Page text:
94 Life and Letters of Francis Galton
breeding, that shall afford a secondary focus of regression, and become the dominant one, if the ancestral qualities that interfere with it be eliminated by sustained isolation and selection. Then a new variety would, as I conceive, arise; but into this disputable topic there is no need to enter now." [See, however, my footnote, p. 79.]
We now know that on the theory of multiple regression, this indefinite regression has no existence; there is a slight regression in the first generation of breeding from the selected stock, but it ceases with this generation. We have again in the cited passage evidence that Galton was obliged to appeal to "sports" to account for evolutionary progress, because he had misinterpreted the theory of regression. If w be the regression of the offspring of the first generation of selected midparentage, the regression of the offspring of parents of the first generation, who have also selected midgrandparents, is not to be taken w again. Thus the formulae, the numerical table and the conclusions drawn from it in this paper are I think in error. But the idea at the back of it that the more intense the selection, the more rapid is the relative progress, is true; as also the idea that there may in each case be a limiting value. Probably no such continued selection is really feasible; too many characters in the organism are highly correlated, so that if it were possible to carry under conditions of viability an individual character to a height much above the population mean, some one or other of the correlated characters would be almost certain to be incompatible with the continued efficiency of the organism in relation to its environment or its functions*.
I have not recalculated Galton's table, because with the data at present available, I am inclined to believe that selection for two or three generations and then inbreeding would be followed, at any rate in some characters, by a progression rather than a regression. In other words the strength of inheritance is such that with a very brief period of selection followed by isolation a continuous differentiation will proceed-so far as it is not checked by a counter natural selection. This suggests that we may have to seek in heredity itself for the basis of progressive evolution; a variation maintained for a couple of generations, followed by an isolation of the offspring, will continue to progress. If this be true we surmount the difficulty of why variations to which the environment is not hostile, or indeed may be favourable when they are sufficiently developed, can reach the stage of development at which they become important as a new factor of efficiency in the individual. We see that it is not natural selection, but the mere force of heredity, which leads in isolated groups to the genesis of variations of sufficient importance to have survival value to the individual. We may term this theory of the genesis of remunerative variations the "Heredity Theory of Progressive Evolution." It seems at first sight in flat contradiction to Galton's views on continuous regression when selection ceases, unless the selection has led to the creation of a sport. Yet it really flows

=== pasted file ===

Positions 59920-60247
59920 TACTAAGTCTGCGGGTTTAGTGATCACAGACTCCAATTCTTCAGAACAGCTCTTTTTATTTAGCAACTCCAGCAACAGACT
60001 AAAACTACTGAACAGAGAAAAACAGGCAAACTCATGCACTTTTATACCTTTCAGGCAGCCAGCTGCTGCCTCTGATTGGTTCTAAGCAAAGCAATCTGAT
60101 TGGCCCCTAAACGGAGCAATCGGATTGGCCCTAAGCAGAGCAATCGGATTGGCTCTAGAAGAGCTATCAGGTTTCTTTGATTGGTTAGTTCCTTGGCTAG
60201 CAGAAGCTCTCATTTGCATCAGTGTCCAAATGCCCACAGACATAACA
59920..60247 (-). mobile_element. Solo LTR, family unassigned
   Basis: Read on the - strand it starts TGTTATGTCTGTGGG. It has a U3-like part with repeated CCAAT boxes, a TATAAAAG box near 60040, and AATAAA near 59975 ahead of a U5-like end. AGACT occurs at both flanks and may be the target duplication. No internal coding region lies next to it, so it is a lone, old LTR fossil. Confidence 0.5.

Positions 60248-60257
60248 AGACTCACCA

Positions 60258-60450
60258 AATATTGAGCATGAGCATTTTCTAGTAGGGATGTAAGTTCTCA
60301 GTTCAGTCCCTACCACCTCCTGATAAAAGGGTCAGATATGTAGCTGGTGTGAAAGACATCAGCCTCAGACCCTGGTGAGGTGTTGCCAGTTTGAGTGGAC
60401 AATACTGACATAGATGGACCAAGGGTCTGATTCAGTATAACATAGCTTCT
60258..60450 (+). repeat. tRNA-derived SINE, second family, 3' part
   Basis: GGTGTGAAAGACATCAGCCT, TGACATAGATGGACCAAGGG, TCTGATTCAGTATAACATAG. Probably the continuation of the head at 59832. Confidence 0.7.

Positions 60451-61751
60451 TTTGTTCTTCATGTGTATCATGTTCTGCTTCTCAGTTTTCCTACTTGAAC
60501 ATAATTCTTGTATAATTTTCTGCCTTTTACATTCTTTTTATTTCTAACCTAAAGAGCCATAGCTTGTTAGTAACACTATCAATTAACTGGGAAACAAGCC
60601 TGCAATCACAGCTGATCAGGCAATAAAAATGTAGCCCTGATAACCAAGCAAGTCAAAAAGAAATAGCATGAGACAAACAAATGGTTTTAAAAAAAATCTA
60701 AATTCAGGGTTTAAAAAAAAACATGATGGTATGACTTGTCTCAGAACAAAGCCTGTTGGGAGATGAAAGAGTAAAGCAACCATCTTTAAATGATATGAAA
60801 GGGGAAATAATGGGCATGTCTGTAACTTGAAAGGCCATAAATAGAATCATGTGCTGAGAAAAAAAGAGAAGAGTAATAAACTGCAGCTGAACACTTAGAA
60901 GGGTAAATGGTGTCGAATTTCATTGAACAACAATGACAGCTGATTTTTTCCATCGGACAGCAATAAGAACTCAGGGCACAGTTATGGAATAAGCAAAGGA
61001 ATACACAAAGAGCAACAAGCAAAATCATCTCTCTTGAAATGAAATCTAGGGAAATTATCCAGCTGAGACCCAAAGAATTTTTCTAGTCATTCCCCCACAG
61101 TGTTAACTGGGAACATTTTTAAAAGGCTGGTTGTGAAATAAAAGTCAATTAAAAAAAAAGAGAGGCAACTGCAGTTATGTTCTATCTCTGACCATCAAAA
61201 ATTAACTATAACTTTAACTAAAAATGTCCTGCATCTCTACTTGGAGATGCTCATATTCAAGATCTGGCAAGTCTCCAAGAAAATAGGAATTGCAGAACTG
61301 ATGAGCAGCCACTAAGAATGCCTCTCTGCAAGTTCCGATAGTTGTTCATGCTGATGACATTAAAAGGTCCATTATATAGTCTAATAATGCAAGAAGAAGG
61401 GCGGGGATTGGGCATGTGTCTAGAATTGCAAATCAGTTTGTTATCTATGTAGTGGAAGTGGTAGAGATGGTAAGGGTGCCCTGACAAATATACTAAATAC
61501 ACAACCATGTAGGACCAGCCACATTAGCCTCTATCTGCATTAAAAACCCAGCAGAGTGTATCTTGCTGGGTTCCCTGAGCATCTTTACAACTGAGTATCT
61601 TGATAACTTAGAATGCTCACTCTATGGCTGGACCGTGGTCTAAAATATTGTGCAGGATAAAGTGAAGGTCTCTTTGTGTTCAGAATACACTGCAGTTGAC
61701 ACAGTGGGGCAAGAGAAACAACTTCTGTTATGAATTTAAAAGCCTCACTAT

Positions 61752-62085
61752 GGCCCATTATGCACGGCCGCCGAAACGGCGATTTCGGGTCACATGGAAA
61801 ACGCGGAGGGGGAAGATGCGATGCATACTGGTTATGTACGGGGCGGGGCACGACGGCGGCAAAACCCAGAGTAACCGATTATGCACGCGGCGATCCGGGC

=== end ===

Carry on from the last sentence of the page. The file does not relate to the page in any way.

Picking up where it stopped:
* Nor is this confined only to the functions of the individual, but may concern the functions of other members of its race. Thus breeders of bull-dogs have gone on continuously selecting the size of the head until the mortality of puppies and bitches at littering has, become so serious as to threaten even the survival of the breed.